The number of detainees taking part in a hunger strike at the US-run Guantanamo Bay military prison has grown to 77, an increase of 25 in just the past few days, according to a US military spokesman.
Lieutenant Colonel Samuel House said in a statement that of the detainees refusing food, 17 are receiving "enteral feedings," a process involving being force-fed via tubes.
Five of the inmates have been admitted to hospital, although none faces "life-threatening conditions," House said.
The facility, which houses 166 detainees, has been hit by hunger strikes since February 6, when inmates claimed prison officials searched their Qurans for contraband. Officials have denied any mishandling of Islam's holy book.
The hunger strikers are protesting against their incarceration without charge or trial at Guantanamo over the past 11 years.
"They say they want their freedom," Al Jazeera's Rosiland Jordan, reporting from Washington, said. "Or they'll die trying to get it."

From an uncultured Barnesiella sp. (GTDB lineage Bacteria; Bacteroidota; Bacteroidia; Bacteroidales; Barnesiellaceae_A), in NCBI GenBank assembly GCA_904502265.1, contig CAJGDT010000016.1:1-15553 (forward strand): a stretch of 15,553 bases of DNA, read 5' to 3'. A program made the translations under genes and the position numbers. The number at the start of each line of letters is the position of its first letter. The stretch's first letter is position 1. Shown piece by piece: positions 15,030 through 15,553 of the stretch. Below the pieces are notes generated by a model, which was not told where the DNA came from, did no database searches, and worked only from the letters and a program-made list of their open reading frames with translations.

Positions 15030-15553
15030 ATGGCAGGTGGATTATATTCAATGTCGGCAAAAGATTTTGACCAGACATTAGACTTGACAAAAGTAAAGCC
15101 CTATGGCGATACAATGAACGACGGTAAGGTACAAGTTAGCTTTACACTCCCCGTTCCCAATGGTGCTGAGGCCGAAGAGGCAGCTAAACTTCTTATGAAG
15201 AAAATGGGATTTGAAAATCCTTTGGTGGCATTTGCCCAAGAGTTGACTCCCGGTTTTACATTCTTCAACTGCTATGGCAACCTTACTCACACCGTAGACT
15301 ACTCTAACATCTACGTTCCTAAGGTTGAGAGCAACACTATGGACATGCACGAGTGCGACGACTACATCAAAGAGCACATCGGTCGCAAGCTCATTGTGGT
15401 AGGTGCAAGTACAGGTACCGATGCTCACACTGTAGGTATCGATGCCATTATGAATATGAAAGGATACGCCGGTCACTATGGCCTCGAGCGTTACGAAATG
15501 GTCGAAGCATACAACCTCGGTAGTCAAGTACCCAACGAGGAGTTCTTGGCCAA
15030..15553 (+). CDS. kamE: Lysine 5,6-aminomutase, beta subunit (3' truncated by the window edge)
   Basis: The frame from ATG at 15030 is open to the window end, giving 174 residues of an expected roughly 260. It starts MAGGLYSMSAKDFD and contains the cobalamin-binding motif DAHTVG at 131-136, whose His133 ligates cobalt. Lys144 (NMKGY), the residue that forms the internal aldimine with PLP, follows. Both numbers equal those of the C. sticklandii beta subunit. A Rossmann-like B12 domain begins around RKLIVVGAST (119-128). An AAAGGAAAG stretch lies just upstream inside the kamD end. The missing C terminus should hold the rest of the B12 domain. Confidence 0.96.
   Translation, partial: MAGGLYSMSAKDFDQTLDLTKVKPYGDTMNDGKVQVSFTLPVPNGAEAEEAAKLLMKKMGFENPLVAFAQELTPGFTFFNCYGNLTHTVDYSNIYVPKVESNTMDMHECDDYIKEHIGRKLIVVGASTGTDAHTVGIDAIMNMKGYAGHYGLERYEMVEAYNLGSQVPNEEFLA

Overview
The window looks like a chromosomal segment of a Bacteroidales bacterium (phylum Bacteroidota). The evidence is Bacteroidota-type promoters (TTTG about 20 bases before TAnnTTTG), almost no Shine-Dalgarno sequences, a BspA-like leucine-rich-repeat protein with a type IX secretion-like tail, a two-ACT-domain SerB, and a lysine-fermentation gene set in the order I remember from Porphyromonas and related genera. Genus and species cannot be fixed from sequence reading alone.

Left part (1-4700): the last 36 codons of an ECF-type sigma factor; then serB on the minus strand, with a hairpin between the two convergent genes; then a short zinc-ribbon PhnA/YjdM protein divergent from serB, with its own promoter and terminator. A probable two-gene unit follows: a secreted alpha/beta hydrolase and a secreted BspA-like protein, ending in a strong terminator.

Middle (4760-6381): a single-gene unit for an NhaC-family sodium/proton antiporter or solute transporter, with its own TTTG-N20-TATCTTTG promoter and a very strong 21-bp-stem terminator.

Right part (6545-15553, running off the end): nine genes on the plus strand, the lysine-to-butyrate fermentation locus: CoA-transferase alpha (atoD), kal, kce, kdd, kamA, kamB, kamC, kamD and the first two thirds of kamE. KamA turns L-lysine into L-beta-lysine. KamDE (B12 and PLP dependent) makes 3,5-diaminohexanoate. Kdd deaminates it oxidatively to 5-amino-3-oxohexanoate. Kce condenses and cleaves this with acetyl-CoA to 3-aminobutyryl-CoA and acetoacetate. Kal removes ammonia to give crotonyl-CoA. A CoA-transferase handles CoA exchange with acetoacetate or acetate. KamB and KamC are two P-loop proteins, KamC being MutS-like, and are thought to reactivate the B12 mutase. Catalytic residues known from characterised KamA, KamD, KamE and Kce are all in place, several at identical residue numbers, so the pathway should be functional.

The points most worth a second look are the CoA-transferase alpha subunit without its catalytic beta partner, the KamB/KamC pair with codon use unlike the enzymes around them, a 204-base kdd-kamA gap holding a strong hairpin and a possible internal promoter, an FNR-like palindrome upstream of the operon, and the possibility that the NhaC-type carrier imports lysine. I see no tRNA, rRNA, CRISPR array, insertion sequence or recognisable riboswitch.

Lawyers representing inmates at the prison have said most of the estimated 130 detainees at Guantanamo's Camp Six wing, which houses "low-value" prisoners, are on hunger strike.
Al Jazeera journalist Sami al-Haj, who spent six years at the Guantanamo Bay prison, said: "They used dogs on us, they beat me, sometimes they hung me from the ceiling and didn't allow me to sleep for six days."
Brandon Neely, a US Military Policeman and former Guantanamo guard, told Al Jazeera that detainees were "treated horribly".
Neely said he regularly watched detainees being beaten and humiliated, as well as watching a medic beat an inmate.
Bill O'Neil, an international lawyer, pointed out that by its actions in Guantanamo, the US has violated the UN Convention against Torture, which it has ratified and is thus legally bound to uphold.
"As such under international law binding on the US, those involved in planning, ordering and overseeing those acts in Abu Ghraib, Guantanamo and elsewhere that constituted torture [and those subordinate officers who were ordered to commit torture cannot use the defence of "following superior orders"] should be investigated and if the evidence so indicates, prosecuted," O'Neil told Al Jazeera.
Despite an order in 2011 by Barack Obama, the US president, to close Guantanamo down by the end of that year, there are no current plans to shut the prison.